Ki Sisa might actually be the one parsha where I might welcome the “educational misimpressions” I have referred to in other posts, where I might have simply accepted that Bnei Yisrael actually worshiped the Egel, and that both the tshuva and the punishment were commensurate with the sin. Yet, like everything else, it’s obviously never that simple.
Whether it’s Rav Dessler explaining that it might simply have been a question of timing, as the nachash nechoshes of parshas chukkas served as a Divinely commanded analog of what the egel might have been had it originated from On High [a major distinction, to be sure]. Or, one could take it as far as Rav Isaac Sher, who goes as far as to say that even the construction of the egel was not in and of itself a sin.
So—if such a miniscule amount of people were actually out-and-out guilty [0.5% percent of the eligible 603,550; none of the women, children, or Leviim were involved at all]—why the draconian Divine response? Why even the threat of kelaya? It starts to make sense that Ki Sisa and Parah follow immediately after Purim, the holiday where we celebrate the cancellation of such a gezera.
It all has to do with relationships. Among the assorted mixed metaphors attached to Matan Torah is, of course, the chuppah metaphor [one of which are the inability of a me-anes to ever divorce, and kfiah har ke-gigis being the ultimate “ones”…but that’s another discussion]. Consider that Matan Torah was the beginning of a very close relationship…and that any insult to that relationship, however theoretically slight, could damage it even if said insult was only one of perception [which could be exemplified by the various range of explanantions and/or “whitewashes” of the chet ha-egel, especially ones that deny that there was any “real” chet.]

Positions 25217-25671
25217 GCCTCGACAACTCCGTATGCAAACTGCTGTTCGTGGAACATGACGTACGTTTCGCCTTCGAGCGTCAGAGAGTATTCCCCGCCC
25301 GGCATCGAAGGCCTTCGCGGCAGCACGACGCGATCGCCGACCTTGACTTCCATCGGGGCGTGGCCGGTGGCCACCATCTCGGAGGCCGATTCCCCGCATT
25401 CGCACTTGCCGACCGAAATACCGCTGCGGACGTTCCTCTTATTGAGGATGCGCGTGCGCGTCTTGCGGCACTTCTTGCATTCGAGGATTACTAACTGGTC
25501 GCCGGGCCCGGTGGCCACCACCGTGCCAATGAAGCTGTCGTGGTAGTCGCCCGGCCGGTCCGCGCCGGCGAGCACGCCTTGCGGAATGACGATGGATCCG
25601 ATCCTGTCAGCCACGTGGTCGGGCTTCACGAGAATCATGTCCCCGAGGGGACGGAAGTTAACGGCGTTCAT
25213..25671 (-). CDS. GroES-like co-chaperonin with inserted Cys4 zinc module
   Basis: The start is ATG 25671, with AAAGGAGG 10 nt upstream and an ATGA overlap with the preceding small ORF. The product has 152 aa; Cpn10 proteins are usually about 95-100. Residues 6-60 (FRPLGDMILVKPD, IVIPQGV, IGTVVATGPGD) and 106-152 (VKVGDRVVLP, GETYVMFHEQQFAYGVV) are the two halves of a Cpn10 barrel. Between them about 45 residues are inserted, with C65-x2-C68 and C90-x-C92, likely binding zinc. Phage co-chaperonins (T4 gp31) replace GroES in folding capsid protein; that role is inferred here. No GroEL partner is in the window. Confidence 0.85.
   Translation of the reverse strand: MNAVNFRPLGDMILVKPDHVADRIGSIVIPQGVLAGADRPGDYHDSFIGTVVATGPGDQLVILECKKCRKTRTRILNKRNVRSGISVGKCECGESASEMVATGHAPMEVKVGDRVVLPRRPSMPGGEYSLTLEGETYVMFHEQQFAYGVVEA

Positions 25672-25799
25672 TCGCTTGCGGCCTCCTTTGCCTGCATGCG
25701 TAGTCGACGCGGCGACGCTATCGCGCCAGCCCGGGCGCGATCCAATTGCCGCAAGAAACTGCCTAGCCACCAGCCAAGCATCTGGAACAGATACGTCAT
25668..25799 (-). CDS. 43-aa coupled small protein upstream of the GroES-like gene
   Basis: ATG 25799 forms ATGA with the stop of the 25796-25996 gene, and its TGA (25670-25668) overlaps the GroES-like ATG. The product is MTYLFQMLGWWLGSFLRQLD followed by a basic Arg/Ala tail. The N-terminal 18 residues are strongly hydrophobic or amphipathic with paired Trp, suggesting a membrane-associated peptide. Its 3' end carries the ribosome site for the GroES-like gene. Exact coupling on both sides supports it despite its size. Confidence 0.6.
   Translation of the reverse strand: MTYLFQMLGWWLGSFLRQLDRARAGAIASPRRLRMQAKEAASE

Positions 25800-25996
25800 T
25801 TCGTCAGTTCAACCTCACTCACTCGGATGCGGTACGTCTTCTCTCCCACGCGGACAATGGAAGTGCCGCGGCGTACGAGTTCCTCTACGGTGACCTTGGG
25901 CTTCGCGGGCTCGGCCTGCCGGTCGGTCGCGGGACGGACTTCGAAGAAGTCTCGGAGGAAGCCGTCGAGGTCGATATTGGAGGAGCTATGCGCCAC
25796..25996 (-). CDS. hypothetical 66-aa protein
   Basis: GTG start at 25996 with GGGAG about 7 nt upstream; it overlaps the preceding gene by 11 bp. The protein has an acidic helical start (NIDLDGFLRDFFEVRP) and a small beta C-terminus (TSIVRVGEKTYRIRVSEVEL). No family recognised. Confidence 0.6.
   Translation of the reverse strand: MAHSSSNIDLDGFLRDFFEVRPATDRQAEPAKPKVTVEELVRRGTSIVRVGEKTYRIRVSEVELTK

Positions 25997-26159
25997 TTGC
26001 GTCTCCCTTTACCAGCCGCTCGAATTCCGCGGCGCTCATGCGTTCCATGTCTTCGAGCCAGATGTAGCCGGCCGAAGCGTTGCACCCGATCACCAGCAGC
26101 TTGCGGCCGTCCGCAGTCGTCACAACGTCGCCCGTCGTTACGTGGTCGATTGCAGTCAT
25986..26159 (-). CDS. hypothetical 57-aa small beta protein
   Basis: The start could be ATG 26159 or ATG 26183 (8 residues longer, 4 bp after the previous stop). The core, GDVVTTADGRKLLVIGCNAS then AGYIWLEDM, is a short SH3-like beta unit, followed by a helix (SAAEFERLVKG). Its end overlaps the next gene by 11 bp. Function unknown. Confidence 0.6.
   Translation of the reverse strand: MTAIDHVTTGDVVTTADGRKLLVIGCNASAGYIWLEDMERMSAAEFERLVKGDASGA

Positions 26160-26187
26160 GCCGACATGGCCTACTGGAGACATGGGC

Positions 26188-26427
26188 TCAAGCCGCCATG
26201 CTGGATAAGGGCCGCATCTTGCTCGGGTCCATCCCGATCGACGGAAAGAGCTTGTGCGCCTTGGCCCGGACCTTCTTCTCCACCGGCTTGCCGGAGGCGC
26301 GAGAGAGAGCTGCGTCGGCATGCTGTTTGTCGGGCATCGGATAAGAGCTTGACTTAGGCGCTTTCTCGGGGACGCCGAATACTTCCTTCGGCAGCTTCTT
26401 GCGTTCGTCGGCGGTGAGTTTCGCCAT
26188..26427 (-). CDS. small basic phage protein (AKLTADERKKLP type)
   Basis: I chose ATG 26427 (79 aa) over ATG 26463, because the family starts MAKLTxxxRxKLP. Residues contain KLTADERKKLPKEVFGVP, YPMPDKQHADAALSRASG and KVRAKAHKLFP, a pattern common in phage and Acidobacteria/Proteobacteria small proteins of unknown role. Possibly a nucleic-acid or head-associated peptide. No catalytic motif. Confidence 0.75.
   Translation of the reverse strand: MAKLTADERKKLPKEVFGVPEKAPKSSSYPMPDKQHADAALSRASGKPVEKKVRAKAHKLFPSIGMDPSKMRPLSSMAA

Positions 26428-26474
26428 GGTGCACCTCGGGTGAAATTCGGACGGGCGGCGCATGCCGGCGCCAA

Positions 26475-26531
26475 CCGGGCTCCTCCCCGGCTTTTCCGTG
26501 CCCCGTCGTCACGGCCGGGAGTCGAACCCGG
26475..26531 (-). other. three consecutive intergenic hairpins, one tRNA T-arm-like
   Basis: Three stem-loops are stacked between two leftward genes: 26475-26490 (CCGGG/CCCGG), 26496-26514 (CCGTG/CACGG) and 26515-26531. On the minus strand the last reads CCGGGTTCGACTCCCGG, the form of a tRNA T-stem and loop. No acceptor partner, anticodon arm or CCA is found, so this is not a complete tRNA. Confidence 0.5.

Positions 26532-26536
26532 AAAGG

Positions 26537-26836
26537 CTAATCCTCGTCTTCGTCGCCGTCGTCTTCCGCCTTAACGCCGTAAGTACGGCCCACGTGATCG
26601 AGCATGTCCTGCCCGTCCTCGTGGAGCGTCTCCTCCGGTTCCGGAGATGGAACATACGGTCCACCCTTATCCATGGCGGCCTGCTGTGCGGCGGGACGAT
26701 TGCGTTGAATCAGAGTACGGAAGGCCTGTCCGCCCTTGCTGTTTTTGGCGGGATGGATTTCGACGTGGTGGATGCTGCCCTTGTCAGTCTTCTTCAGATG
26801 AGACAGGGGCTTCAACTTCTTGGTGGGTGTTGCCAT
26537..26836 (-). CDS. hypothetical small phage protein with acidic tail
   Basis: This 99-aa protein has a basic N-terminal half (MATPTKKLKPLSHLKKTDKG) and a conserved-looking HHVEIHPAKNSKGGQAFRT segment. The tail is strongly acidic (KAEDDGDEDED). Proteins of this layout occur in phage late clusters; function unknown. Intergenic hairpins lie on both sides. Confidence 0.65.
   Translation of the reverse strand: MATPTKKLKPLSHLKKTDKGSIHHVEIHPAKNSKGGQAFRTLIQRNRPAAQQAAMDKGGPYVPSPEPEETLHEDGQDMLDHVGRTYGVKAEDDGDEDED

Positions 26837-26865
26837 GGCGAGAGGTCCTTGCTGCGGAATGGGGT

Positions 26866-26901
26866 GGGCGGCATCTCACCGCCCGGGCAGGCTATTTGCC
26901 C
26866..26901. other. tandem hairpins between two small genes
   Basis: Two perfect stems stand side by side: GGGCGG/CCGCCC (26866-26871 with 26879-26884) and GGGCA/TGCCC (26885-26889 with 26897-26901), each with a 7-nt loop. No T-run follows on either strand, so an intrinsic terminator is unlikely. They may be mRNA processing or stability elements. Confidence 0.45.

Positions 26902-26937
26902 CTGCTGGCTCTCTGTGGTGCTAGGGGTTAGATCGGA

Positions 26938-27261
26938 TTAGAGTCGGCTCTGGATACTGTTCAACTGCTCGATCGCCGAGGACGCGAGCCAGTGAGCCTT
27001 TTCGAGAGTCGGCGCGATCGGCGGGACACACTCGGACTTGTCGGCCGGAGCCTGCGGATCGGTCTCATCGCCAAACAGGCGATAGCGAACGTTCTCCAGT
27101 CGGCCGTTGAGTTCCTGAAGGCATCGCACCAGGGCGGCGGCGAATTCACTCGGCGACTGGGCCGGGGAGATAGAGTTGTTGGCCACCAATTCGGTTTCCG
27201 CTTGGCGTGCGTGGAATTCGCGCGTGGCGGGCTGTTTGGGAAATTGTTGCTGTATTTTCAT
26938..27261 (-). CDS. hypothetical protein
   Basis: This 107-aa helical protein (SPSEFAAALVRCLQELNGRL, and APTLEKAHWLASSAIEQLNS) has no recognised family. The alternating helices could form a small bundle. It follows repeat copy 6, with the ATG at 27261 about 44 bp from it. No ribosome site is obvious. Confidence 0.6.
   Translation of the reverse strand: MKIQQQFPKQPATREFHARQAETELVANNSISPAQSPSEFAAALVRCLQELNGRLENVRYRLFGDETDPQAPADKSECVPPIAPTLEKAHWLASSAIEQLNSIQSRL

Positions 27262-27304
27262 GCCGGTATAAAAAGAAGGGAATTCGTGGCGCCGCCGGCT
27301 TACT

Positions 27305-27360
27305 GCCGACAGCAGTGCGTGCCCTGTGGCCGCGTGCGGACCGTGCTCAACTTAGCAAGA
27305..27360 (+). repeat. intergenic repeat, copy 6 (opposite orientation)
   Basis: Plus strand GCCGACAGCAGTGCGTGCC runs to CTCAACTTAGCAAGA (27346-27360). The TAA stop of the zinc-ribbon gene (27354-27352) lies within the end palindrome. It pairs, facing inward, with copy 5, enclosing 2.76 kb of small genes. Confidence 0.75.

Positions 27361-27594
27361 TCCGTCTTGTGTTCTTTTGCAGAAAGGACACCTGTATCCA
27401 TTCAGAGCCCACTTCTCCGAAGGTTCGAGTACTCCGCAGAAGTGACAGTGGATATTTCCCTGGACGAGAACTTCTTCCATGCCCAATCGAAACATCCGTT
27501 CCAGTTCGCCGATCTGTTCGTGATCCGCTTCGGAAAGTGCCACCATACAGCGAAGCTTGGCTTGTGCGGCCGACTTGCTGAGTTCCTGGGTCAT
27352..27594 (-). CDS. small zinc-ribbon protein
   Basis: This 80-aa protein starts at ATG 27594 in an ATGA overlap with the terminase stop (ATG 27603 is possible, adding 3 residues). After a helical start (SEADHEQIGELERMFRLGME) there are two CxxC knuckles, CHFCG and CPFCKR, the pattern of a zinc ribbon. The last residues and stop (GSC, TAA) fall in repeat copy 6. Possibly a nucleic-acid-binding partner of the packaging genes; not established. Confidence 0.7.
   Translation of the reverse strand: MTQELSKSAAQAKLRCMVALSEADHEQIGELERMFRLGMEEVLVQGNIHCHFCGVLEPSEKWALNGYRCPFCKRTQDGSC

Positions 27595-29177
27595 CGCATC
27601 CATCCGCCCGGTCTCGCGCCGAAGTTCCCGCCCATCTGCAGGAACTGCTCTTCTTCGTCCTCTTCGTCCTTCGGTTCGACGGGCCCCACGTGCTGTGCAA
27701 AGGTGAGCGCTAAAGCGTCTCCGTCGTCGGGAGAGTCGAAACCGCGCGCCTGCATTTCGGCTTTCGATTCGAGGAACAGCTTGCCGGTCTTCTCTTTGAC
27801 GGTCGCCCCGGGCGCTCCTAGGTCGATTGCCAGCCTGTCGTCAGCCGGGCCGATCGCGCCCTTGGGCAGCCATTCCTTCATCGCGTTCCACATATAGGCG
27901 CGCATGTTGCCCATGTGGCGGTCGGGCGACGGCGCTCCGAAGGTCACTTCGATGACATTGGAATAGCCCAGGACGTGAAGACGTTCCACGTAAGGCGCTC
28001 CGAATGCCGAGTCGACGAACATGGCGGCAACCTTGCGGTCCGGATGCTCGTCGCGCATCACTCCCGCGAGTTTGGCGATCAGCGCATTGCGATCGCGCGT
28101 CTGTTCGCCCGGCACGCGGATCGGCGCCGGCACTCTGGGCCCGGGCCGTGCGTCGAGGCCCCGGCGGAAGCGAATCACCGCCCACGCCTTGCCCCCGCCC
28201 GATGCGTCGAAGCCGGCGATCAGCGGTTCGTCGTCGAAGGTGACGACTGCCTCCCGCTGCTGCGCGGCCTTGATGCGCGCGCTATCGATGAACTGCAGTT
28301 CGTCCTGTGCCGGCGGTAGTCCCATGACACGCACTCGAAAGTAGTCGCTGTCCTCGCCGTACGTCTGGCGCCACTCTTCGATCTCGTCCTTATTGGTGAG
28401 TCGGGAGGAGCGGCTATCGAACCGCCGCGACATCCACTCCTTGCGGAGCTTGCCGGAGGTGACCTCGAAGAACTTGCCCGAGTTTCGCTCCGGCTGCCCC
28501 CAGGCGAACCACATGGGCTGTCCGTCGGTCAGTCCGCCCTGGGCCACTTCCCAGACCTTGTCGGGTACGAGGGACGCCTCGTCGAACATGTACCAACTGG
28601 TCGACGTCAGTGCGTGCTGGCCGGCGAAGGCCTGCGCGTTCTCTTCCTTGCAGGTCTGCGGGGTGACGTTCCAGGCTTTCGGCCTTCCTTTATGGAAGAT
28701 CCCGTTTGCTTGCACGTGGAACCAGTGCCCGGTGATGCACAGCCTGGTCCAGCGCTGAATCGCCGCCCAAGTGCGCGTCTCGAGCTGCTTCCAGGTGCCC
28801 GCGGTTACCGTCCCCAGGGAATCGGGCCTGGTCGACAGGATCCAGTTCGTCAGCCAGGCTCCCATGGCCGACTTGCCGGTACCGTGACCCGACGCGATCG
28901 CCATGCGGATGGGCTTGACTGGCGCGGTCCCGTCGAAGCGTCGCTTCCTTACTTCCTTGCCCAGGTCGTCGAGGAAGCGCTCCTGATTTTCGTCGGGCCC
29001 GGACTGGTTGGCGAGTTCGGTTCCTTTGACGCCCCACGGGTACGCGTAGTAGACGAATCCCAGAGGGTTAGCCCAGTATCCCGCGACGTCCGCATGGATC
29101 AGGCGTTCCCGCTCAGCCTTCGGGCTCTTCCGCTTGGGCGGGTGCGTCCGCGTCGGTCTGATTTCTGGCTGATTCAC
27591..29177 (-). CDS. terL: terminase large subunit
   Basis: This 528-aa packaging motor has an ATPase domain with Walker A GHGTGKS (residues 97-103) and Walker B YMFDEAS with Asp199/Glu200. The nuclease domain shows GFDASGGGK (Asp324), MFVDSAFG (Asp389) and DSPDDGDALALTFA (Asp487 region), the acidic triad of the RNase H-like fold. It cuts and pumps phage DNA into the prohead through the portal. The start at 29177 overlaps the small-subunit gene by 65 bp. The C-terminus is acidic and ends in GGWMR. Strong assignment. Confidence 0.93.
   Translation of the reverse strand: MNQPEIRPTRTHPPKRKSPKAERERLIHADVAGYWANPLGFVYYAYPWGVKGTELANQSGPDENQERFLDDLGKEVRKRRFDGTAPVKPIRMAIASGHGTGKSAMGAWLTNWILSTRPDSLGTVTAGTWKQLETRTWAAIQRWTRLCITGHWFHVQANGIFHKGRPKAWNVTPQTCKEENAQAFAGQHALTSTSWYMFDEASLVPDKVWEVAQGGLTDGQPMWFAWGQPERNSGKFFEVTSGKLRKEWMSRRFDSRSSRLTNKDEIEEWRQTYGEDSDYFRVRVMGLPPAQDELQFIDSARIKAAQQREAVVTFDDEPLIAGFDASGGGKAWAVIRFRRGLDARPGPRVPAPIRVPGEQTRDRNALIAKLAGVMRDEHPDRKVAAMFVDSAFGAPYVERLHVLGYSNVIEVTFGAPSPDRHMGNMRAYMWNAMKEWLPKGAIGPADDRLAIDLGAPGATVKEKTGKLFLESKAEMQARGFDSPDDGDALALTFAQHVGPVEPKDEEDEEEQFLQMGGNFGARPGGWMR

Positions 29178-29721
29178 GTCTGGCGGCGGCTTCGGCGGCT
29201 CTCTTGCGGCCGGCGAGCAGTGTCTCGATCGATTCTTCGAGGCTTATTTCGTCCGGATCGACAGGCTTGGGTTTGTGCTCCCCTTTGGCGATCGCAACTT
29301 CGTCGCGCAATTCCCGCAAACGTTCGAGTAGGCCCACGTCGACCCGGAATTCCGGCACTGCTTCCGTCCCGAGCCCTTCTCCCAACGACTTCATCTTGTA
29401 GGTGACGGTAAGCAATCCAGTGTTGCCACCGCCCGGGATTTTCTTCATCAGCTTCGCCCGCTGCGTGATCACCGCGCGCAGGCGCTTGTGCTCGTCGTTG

To draw another analogy—and to further mix the metaphor—one can compare the beginning of a relationship to the onset of a pregnancy, when the smallest insult to the developing embryo can result in the termination of the pregnancy. Vis-à-vis relationships, anything one party does or says—even if not technically “wrong”—can but an end to the relationship. Something like that seems to be about to happen here, until Moshe’s extraordinary intervention.
And to even further confuse the picture, one can draw a thru-line of sorts that actually connects all of the arba parshiyot: shekalim in the beginning; zachor/Purim as a function of kimu v’kiblu and the actual giving of the Torah [31:18]; Parah as the chet ha-egel and its immediate aftermanth; and, finally, Chodesh as the renewal, the second giving of the luchos.
However, this is usually not the advised course of action with regard to forging a relationship. To employ yet another analogy [groan], it is advised that one not turn off ones computer and reboot if not necessary because of the damage it can do to the OS and hard drive. What we might have in the case of the egel was an unnecessary reboot.